By Joel Warner
By Michael Roberts
By Alan Prendergast
By Michael Roberts
By Michael Roberts
By Amber Taufen
By Patricia Calhoun
By William Breathes
It's becoming a familiar story: A Colorado municipality tires of the increasingly frequent traffic snarls and tract-home developments popping up on the edge of town. Residents' complaints grow louder, and sooner or later somebody proposes passing a law limiting growth.
Except this time, it's not just Boulderites complaining. It's the residents of Elizabeth, a tiny plains town about forty miles southeast of Denver.
Angry by what they see as their elected officials' readiness to become another bedroom community for Denver, some of the town's 950 residents are attempting to place an initiative on the local ballot that would limit annual growth to 5 percent. The move is being fought aggressively by the town manager, Dean Salisbury, who contends that such a restriction "would eliminate growth. There's not a builder in the world who would touch Elizabeth," he says.
The citizens of Elizabeth are hardly unique in hoping to control growth by attempting an end run around their elected officials. A study being released this week by the Colorado Municipal League shows that a dozen Colorado cities and towns will have some sort of growth-limiting initiative on this November's ballot.
Some of them are narrow in focus. In Greeley, Golden, Cripple Creek, Loveland, Vail and Parker, citizens will vote whether to accept specific proposed annexations into their cities. Another initiative--this one in Greenwood Village--would require that any annexations to the exclusive south Denver community be approved by a popular vote.
The most restrictive measures, however, are those initiatives that would place a specific cap on the number of new buildings in a community. According to the municipal league, Boulder, Longmont, Lafayette and Golden residents all will decide this fall whether to curb growth.
Each of the towns or cities in question is hoping to rein in population explosions that are seen as having changed the character of the communities. But Elizabeth's initiative, if it is approved for the ballot, would be the first in Colorado to prevent growth's foundations from being poured in the first place.
Growth is not a hypothetical issue in Elizabeth. Founded in 1890, the town's size (about 350 acres) and character have remained relatively unchanged for a century. (Its three main roads were first paved in 1991.) Recently, however, that stability has been threatened.
Parker, to the north of Elizabeth, and Castle Rock, to the west, are two of the fastest-growing municipalities in the country, filling mostly with commuters from Denver and Colorado Springs. As these communities become more crowded, people seeking commutable towns with a rural character are forced to look farther east.
Last year, as more and more houses began popping up on the outskirts of Elizabeth, the town council began to ponder annexations. The new residents are having an economic impact on Elizabeth, but it's not a positive one: Recently, for instance, the burg had to hire two new policemen to handle incidents mostly involving people who live just outside the town limits. And because the newcomers don't live in Elizabeth proper, the town isn't reaping any property-tax income.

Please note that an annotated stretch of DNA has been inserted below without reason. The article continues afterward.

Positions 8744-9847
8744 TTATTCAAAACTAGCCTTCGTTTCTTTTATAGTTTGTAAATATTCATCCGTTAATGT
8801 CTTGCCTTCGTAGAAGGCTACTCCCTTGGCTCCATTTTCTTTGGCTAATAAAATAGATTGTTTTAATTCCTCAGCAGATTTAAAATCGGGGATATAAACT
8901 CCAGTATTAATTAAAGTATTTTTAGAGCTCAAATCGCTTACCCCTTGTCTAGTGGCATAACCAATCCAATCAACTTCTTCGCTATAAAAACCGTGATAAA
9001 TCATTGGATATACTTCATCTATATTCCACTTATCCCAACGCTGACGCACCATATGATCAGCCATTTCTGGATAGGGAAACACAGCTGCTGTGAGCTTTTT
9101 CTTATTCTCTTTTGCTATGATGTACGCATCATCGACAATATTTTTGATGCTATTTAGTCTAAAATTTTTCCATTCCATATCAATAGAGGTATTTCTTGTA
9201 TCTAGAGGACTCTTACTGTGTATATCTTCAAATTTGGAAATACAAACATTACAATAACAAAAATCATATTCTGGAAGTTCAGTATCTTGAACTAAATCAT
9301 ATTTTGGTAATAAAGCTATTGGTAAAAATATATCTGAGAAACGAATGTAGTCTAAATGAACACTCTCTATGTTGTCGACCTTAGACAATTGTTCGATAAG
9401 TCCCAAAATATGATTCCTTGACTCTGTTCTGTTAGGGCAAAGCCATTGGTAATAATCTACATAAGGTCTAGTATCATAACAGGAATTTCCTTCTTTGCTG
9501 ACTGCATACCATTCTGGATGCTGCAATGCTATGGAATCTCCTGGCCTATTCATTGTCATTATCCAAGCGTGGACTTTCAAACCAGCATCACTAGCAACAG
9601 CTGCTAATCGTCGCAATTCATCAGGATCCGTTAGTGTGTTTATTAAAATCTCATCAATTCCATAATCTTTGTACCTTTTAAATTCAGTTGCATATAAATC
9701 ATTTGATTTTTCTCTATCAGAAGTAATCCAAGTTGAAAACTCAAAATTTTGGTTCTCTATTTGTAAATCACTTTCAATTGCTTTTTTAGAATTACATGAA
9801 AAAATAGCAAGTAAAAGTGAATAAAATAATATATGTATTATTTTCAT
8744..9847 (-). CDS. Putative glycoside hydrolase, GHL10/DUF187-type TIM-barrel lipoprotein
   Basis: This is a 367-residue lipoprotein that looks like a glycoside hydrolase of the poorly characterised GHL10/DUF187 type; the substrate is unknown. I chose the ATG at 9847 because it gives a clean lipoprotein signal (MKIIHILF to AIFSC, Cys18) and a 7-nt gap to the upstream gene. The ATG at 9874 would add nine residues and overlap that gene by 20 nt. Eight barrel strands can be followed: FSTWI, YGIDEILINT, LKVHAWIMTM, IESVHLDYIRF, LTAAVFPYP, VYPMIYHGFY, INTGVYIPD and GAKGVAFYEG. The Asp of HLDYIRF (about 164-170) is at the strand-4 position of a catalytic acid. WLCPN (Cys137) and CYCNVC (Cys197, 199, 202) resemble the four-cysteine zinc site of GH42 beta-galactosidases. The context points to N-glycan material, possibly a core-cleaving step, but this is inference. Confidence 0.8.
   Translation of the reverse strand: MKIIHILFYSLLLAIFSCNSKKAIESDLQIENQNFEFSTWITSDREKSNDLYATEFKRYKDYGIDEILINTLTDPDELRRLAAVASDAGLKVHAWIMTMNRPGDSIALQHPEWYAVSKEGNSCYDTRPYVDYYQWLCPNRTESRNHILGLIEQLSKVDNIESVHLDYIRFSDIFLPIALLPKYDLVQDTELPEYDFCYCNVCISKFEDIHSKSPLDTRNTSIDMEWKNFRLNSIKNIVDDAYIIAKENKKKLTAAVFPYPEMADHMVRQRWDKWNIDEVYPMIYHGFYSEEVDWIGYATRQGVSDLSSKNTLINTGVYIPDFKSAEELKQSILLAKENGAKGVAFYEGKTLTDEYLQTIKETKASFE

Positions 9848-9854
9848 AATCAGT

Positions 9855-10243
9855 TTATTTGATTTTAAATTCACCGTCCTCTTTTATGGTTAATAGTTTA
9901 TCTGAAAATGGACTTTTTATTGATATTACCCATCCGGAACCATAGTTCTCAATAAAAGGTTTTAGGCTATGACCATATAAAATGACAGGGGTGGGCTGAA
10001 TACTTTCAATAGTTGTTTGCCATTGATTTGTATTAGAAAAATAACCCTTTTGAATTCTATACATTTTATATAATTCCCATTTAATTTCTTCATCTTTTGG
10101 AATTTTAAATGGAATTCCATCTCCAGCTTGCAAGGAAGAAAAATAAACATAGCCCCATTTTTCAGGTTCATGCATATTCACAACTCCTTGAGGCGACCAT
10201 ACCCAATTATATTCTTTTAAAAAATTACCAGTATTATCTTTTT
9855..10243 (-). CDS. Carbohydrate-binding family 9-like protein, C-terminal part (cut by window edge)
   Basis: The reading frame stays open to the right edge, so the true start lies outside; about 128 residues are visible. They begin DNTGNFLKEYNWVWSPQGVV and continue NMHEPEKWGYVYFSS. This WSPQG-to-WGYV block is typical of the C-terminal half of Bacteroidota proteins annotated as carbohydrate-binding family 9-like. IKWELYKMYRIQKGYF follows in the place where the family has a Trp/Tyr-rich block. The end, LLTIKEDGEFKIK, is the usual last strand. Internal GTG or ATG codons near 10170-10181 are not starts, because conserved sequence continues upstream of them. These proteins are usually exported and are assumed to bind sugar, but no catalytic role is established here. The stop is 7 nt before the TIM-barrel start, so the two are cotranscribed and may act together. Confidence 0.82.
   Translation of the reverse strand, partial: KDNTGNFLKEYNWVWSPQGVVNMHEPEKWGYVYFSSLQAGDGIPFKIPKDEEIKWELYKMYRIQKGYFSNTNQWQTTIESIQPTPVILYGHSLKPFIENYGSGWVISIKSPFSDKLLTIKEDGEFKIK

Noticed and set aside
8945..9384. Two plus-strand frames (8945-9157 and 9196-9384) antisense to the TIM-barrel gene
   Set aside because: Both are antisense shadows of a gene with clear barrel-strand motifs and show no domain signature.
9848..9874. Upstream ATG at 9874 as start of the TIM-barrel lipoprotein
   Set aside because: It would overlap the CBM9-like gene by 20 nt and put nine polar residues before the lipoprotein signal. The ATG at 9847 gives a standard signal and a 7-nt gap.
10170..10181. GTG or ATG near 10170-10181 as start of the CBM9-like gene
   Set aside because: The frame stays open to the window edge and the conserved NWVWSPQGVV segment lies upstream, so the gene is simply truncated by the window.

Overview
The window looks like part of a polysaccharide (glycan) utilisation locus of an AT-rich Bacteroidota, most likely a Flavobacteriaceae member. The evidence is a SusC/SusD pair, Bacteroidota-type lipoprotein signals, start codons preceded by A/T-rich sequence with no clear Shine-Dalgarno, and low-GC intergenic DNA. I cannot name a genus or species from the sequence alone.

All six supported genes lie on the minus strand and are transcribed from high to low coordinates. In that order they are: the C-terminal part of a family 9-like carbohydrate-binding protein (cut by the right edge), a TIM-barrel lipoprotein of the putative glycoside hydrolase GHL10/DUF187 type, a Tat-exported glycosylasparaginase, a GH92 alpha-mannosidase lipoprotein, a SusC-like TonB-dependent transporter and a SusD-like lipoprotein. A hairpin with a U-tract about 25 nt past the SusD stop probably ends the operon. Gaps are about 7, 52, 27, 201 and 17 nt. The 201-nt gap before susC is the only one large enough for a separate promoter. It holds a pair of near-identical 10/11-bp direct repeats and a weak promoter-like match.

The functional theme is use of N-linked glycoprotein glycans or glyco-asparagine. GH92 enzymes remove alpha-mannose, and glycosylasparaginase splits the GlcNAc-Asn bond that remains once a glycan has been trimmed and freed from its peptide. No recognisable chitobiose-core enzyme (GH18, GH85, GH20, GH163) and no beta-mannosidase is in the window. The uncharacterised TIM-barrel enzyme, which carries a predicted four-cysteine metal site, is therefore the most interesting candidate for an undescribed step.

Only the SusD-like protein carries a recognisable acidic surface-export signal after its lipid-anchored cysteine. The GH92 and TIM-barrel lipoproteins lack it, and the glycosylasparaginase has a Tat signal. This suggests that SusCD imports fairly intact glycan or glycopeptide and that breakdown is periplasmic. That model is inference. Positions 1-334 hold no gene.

To shepherd the growth, last year the town hired a man with a history. Dean Salisbury had been the mayor of Parker from 1981, when the town was incorporated, until 1988. As that town's chief officer, Salisbury was instrumental in changing Parker from a quiet ranching community into an affluent commuter spread. (He's not the only Parker connection: Elizabeth Town Attorney Cheryl Torpey had the same job title in Parker.)
Since last December, when he was hired permanently as Elizabeth's town administrator, Salisbury has moved quickly. He has sent queries to neighboring landholders and to developers he knew from his days in Parker. The result: Less than one year later, Elizabeth is in the process of considering whether to annex two ranches totaling just over 700 acres--an amount of land that would nearly triple the size of the town.
More alarming to Elizabethans are the new developments already being sketched out for the land. If both sites are built as the developers' preliminary plans envision, Salisbury says Elizabeth will grow by 3,600 people--an increase of almost 400 percent. "This is all going so fast," complains Connie Lehman, a local artist who has lived in Elizabeth for sixteen years. "It just doesn't make sense."
Salisbury seems to have the support of a majority of the town council. Yet even some town officials have become worried about the speed of the annexations. "We have to be careful not to be seduced by the dark side of the force here," says Bill Payne, chairman of the town's planning commission. "Dean is doing what he was asked to do, and with a vengeance."
Frustrated by what he saw as a lack of openness by the council, Payne recently recommended against annexing a twenty-acre parcel of land. Two weeks ago the town went ahead with the annexation over his objections.
"The town board," Payne says, "is not taking me seriously." That has become a concern in his own home, as well: Payne's wife, Tammy, is one of Elizabeth's town councilwomen. Concedes Bill, "We've had some interesting dinnertime repartee."
The annexation question has divided the town in other, unexpected ways. A recent survey of local business owners showed that the vast majority of them opposed the growth, even though it would mean more business. "I'm not against annexation," says Dennis Gesin, whose market is a longtime gathering place for town residents. "But I am against the rapid growth the annexation is becoming. To come in and propose 1,200 homes for a town with only 400 is too much."